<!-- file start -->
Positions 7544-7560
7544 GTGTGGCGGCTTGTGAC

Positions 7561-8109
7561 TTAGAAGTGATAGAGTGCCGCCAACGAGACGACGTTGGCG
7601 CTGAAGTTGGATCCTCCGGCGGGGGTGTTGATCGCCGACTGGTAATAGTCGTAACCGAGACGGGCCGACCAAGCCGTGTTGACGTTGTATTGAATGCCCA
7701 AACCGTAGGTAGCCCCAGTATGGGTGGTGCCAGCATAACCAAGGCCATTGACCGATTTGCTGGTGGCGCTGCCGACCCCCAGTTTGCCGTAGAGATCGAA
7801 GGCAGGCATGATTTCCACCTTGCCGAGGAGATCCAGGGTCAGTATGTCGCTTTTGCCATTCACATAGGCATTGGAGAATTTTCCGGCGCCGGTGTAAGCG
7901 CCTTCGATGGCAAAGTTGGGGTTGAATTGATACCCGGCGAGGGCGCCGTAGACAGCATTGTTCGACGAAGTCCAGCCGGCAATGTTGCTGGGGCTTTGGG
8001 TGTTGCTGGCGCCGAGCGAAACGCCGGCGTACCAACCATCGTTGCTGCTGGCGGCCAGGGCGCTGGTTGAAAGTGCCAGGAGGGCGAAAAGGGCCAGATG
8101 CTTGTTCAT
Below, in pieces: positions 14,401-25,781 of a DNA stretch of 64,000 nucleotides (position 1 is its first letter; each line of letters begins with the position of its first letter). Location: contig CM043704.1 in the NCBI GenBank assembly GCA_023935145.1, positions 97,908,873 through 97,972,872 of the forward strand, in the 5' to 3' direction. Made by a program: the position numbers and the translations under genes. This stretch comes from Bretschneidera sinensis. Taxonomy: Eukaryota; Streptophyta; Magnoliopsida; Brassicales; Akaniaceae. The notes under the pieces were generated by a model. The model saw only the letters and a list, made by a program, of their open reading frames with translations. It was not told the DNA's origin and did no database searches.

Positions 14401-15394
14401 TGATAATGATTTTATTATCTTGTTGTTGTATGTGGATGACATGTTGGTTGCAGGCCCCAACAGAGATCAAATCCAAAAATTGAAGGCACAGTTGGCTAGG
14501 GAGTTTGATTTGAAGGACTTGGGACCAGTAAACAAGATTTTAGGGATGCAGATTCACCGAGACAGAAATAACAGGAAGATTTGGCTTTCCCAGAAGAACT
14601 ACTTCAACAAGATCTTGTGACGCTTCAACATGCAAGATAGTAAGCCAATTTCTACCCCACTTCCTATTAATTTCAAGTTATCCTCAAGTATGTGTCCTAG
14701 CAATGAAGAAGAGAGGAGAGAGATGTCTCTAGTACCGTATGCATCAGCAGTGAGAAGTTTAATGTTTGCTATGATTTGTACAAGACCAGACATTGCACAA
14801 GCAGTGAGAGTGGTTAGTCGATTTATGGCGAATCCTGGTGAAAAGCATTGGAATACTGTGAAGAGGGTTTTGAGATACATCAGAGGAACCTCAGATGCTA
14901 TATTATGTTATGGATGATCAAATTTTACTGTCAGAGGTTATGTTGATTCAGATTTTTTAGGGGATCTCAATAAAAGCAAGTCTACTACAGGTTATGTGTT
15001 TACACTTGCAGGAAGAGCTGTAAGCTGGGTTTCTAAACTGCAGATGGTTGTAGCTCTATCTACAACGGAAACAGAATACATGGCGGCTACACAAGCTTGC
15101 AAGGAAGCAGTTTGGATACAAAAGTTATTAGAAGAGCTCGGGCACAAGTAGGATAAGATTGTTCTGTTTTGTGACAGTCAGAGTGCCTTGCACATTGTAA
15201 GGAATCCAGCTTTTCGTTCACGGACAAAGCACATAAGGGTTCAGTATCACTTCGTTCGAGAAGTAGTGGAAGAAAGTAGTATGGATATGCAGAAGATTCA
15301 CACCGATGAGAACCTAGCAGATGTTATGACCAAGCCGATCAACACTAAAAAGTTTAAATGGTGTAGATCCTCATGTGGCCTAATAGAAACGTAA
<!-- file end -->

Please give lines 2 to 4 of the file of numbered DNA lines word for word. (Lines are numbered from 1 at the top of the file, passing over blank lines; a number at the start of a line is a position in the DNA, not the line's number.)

7544 GTGTGGCGGCTTGTGAC

Positions 7561-8109
7561 TTAGAAGTGATAGAGTGCCGCCAACGAGACGACGTTGGCG